From the moment he walked onto the stage on Friday night for his keynote address my 'what if's' were buried and I was enrapt.  He's got this cowboy swagger and Duchovney smile and he spoke with the same raw emotion he pours into every book he writes and I felt his eye contact all the way to my toes {because, of course, I was sitting in the second row dead on center} as he spoke directly to me and all of us and told us that we are all beauty and we are all story and all of our creations are in our own images and they are perfect because we are perfect in our 'right here, right now' because our here and now is beautiful. It was astounding. And moving. And I felt the lump of his words in my throat and wanted to set fire to all of my if only's.

Our first conversation was ridiculous. Not because I was an idiot but because it was late and everybody wanted him to sign their books.

"Green?" he asked as I handed it to him, surprised because it's older than everything everyone else was bringing to him.

"I brought it from home," I told him as he turned to the cover page.

"Is it your favorite?"

"Of the The Circle Series," I told him.  "It was fascinating. I don't understand how you pulled it all together."

He just grinned that grin. "Two N's?" he asked - to spell my name right.

"Could you sign this one for my son?" I took back Green and handed him the The Lost Books series.  "His name is Zander."

Ted sat with his pen poised above the page.  "Zander," he said.

"Zed-A-N-D-E-R," I spelled.

His pen didn't move.

"Zed-A-N," I said again.

"Zed?" he asked, giving his head a little shake.  "Zed? My brain can't get past that! Zed? Like Ted."

{I told you - a ridiculous conversation!}

I laughed because his brain had forgotten he was Canadian.  "Zee-A-N," I clarified.

"Great name!" he said after I'd spelled it out one final time.

"Thank you for what you shared tonight," I told him.  "It was so so great!"

Answering without words, he made prayer hands and dipped his head before taking a book from the next person in line.

And I was still in one piece. My heart was beating at a normal rate. And I was suddenly the owner of a book signed by my favorite novelist!

The next day found me absorbed in his three-hour class, soaking in the kind of wisdom worth much more than the price of the conference. And then the most extraordinary thing happened - in my hands, I held an advance copy of his newest book, not set for release until October 2014!

He read to us from it's pages - the only time he actually seemed even a little bit uncomfortable. "Reading is not my strength," he told us. When he finished I had already written A.D. 30 - October on the top corner of my notebook to make sure I remembered when I'd be able to get it.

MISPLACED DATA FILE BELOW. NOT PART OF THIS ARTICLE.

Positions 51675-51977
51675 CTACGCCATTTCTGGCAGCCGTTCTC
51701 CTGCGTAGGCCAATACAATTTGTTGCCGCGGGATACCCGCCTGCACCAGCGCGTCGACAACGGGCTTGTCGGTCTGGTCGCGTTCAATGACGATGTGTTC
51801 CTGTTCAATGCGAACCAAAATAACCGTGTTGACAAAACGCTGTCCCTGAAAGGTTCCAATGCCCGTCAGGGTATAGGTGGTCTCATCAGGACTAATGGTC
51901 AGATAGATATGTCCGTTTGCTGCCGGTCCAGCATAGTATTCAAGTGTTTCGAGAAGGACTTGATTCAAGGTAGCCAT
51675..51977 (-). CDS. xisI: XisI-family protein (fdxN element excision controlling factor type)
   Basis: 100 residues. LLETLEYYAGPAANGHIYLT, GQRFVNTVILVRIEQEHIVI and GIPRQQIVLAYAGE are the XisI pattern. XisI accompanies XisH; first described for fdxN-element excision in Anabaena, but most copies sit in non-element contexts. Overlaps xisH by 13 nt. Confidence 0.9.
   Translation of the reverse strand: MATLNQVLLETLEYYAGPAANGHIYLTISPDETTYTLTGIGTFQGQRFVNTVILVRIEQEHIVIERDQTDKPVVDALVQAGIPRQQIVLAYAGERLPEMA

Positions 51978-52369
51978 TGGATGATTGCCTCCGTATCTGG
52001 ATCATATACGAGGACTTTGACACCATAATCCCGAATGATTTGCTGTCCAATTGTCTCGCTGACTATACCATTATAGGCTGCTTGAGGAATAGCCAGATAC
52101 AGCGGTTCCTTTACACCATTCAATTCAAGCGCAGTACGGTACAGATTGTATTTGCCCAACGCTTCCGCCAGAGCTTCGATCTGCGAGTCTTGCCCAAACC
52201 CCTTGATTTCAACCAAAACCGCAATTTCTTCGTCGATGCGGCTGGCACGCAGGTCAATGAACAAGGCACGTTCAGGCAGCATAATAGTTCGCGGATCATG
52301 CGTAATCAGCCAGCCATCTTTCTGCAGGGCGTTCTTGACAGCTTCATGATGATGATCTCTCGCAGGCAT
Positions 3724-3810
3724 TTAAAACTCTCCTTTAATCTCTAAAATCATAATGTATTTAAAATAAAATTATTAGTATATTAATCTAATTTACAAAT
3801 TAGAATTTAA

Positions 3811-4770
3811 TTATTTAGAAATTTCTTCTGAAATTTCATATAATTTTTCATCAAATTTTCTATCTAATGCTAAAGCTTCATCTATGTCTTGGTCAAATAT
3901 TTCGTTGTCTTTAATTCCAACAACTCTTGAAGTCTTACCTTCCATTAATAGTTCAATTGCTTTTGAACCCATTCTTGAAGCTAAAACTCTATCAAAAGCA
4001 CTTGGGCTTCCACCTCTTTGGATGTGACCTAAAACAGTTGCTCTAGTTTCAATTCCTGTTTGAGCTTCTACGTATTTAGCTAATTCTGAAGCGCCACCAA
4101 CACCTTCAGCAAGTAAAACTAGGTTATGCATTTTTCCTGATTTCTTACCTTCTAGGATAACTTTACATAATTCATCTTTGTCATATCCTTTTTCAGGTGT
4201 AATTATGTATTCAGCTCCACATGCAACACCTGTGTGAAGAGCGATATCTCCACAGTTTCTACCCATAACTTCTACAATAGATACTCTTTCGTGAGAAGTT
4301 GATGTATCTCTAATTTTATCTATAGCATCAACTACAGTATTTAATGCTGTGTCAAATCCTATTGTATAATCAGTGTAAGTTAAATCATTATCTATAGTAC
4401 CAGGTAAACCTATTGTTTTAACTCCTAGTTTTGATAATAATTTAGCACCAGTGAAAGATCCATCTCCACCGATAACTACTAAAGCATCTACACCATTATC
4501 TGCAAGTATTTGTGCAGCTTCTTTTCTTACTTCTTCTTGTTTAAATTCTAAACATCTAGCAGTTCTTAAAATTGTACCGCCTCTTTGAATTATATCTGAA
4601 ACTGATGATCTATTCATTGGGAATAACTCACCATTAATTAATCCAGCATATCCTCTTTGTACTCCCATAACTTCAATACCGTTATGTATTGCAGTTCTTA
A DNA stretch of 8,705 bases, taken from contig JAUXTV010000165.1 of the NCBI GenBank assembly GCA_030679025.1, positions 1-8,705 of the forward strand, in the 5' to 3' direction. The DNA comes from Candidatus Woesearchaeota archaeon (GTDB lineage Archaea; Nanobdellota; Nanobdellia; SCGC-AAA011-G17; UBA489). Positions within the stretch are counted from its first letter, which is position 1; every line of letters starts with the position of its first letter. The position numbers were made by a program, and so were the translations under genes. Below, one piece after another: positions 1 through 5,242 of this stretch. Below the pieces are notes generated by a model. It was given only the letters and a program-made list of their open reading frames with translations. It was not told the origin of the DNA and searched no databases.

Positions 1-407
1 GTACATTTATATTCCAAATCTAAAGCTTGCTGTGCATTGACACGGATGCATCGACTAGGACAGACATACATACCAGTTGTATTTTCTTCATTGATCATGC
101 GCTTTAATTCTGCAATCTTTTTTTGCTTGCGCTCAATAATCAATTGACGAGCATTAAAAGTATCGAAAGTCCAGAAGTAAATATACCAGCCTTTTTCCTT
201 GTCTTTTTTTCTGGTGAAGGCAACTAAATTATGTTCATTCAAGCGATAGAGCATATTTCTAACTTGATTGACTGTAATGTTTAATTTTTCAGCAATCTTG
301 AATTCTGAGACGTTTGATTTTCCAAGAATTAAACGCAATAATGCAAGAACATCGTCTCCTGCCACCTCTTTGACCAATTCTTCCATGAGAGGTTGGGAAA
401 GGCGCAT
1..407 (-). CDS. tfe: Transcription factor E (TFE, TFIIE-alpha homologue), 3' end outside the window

He held the book up.  "So, I don't need this any more.  How should I...?" and he looked to the ceiling while that little grin snuck out.  "Who here has read one of my novels?"

Most hands went into the air.

"Who has read five?"

Some hands went down.

"Ten?"

More hands.

"Who has read more than fifteen?"

All that remained were my own and two others.

He made us stand. 

And pick a number between 1 and 20. Seriously.

The others picked 17 and 18. I picked 7.

He threw the book to me, straight down the center and straight into my hands {which I quickly had signed as soon as we took a break}!

How I Met Ted Dekker Without Dropping Dead - SelfBinding Retrospect by Alanna Rusnak
" If you bleed on the page, people will drink it. Everyone is a vampire. "
Ted Dekker on pouring yourself into your writing


How I Met Ted Dekker Without Dropping Dead - SelfBinding Retrospect by Alanna Rusnak

How I Met Ted Dekker Without Dropping Dead - SelfBinding Retrospect by Alanna Rusnak{Oh, just look at how I gaze on him with unabashed adoration. I don't even care how big of a book nerd this makes me}

So for now let me say, {in the way of my favorite movie, Love Actually} without hope or agenda, to me he is perfect and my wasted heart will love him for all the great beauty he unleashes on this dark, dark world.

Sigh.

Sunday, June 15, 2014

How To Come Home After A Writer's Conference

How To Come Home After A Writer's Conference - SelfBinding Retrospect by Alanna RusnakExhausted. Happy. Inspired.

That's how you come home from a Writer's Conference.

I arrived home yesterday feeling like every part of my body was aching - from brain to toes - and I had no capacity to do anything but prep my photos for a few conference posts.

When I crawled into bed, I couldn't even make it through a chapter of one of my {many} newly purchased books before I was dead to the world - not waking until almost 1 pm today with drool down the side of my face.

I have such a list facing me now and so much information to sort through.





You see, a writer's conference empties you of empty space and pours in an overwhelming amount of do this and this and this and this...which is why we go - to be fed and pushed back out into our own spaces with a better understanding of why we do what we do - why we write {and how to accomplish it}.

How To Come Home After A Writer's Conference - SelfBinding Retrospect by Alanna Rusnak


I came away with a promising line on a job - a paid writing job - and will be in conversations with the editor in the next few weeks!

I had a beautiful editing experience with a beautiful writer who oozes the kind of grace we should all strive for!

I took a marketing class with one of the most genuine women I've come in contact with and came away with countless amazing tips for getting my work noticed.

I met my favorite novelist and did not make an entire fool of myself - but that's a whole post in itself. {stay tuned!}

I did two public readings of my work and I did not die!

I took a meeting with a literary agent and he did not think I was stupid!

I handed out a pile of business cards without feeling like an idiot.

I reconnected with old friends and made some new ones.

I drank bad coffee and ate good food.

 I slept poorly but learned much!

I am so very tired but so very excited to dig in and make everything I learned matter!